AFTER Sunday’s General Election, Germany did not have a Chancellor, or a government yesterday. This plunged the country into a huge economic and political crisis, with reverberations throughout the European Union (EU).
Weeks of coalition wrangling are expected, involving Angela Merkel of the conservative Christian Democratic Union (CDU), Gerhard Schroeder of the Social Democratic Party (SPD) and the smaller political parties.
Merkel’s promise to bring in accelerated free market ‘reforms’ won her the enthusiastic backing of German bankers, monopolists and Frankfurt stockbrokers.
Britain’s Prime Minister Tony Blair clearly considered he had found a soulmate in Merkel for the battle within the EU for privatisation, deregulation and ‘free market reforms’. Breaking with both diplomatic protocol and the niceties of the Socialist International, he visited Merkel before seeing Schroeder, in Berlin, this year.
When campaigning began just over a month ago, opinion polls gave Merkel a 23 per cent lead over the incumbent Chancellor Schroeder and the SPD.
Germany’s election result has confounded the pollsters, dismayed big business, disappointed Blair and his allies in the EU and delivered a powerful blow to those with ambitions to impose ‘reforms’.
With a 78 per cent turnout, the CDU got 35.2 per cent of the vote (225 seats) to the SDP’s 34.3 per cent (222). The CDU’s traditional allies in the Free Democratic Party (FDP) got 9.8 per cent (61 seats). The Greens, who have been in coalition with the SPD in Schroeder’s government, got 8.1 per cent (51 seats).
Both Merkel and Schroeder were shocked by the fact that the newly-formed Left Party, which campaigned for jobs and job security and opposed the attacks on the ‘social staat’ (German welfare state), got 8.7 per cent (54 seats). The Left Party was formed six months ago by Oskar Lafontaine, Schroeder’s former rival in the SPD, and Gregor Gysi, the leader of the Party of Democratic Socialism (PDS), formed from the East German Stalinist SED in 1990.
The CDU has less seats in this parliament than in the last one (225 as against 247), which is its worst general election result ever.
The German capitalist class realises the working class has delivered a blow to its plans to ‘reform’ the labour market and the ‘social staat’. When the Frankfurt stock exchange opened yesterday morning the Dax Index fell by two per cent and the euro went down dramatically.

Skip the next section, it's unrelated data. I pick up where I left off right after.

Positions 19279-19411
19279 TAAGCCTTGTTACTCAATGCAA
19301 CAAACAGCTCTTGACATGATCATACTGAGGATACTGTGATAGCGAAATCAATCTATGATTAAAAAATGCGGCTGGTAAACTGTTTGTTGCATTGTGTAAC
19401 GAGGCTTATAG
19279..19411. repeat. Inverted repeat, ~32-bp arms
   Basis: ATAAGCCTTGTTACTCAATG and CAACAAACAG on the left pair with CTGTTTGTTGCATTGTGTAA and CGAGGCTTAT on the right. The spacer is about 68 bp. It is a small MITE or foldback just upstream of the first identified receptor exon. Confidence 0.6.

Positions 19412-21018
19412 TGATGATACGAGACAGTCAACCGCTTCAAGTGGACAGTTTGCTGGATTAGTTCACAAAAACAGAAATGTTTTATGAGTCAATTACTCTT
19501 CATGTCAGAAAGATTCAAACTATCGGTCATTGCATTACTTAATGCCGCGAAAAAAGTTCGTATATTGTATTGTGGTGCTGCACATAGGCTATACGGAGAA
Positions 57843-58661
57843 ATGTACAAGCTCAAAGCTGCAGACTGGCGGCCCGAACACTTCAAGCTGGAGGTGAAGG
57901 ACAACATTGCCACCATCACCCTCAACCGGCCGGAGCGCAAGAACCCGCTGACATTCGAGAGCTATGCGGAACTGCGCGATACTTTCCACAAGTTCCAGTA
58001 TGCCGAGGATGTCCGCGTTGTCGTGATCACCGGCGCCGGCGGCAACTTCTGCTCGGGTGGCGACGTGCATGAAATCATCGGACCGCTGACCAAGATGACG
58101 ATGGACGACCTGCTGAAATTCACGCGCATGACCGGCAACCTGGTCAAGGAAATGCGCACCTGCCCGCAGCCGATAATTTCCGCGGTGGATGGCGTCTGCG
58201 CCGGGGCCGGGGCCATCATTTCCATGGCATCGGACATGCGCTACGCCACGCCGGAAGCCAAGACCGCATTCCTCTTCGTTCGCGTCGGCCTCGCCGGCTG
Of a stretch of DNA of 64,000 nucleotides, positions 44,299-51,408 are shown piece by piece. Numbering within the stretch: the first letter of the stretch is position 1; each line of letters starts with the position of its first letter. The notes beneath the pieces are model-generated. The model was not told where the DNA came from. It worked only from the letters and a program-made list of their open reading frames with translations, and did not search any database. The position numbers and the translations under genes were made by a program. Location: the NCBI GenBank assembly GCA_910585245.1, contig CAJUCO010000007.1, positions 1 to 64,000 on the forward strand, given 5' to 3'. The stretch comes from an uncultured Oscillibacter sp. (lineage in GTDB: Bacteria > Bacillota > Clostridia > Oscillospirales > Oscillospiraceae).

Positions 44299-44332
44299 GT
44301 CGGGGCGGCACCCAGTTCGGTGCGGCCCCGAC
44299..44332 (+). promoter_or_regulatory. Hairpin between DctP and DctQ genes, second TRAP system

The working class knows it fought Schroeder’s government to a standstill over its ‘reforms’. This is what forced him to call the general election a year early and sent his opinion poll rating plummeting.
It is also conscious that, under the SPD government, unemployment reached a post-war high of 5.2m (12 per cent) earlier this year.
Workers want jobs, but not at the price which Schroeder is demanding they pay under his Agenda 2010 ‘reform’ programme. Under the SPD government’s ‘reforms’ it is easier for the employers to hire and fire workers, unemployment and welfare benefits have been cut and merged under the Hartz IV reforms and there are cheap-labour schemes for the unemployed known as ‘one-euro jobs’.
Merkel promised the bosses that she would speed up the Schroeder’s ‘reforms’; introduce a 25-per-cent, flat-rate tax, providing a bonanza for the rich; and increase VAT from 16 to 18 per cent, hitting the poorest people.
This alerted workers, and millions voted for the Left Party, or, out of traditional class loyalty, voted for the SPD. Workers want to defend their post-war gains. They do not want Agenda 2010 and Hartz IV. More than that, they do not want the more draconian ‘reforms’ proposed by Merkel’s CDU.
The powerful German working class shaped the election result and has hit the ruling class, just as French and Dutch workers struck a blow against the bankers’ and monopolists’ EU earlier this year.
Whatever coalition government is put together, it will be a ‘lame duck’ administration with no mandate to smash up German workers’ employment rights and the ‘social staat’.
Today, what is clearly required is that workers build a new revolutionary party in Germany, a section of the Trotskyist International Committee of the Fourth International, to organise to defend class gains and fight for a socialist future of full employment and a comprehensive welfare state.
This will require a struggle to clear the Schroeder gang out of the workers’ movement and provide a socialist alternative to the Stalinist and left-reformist opportunists of the Left Party.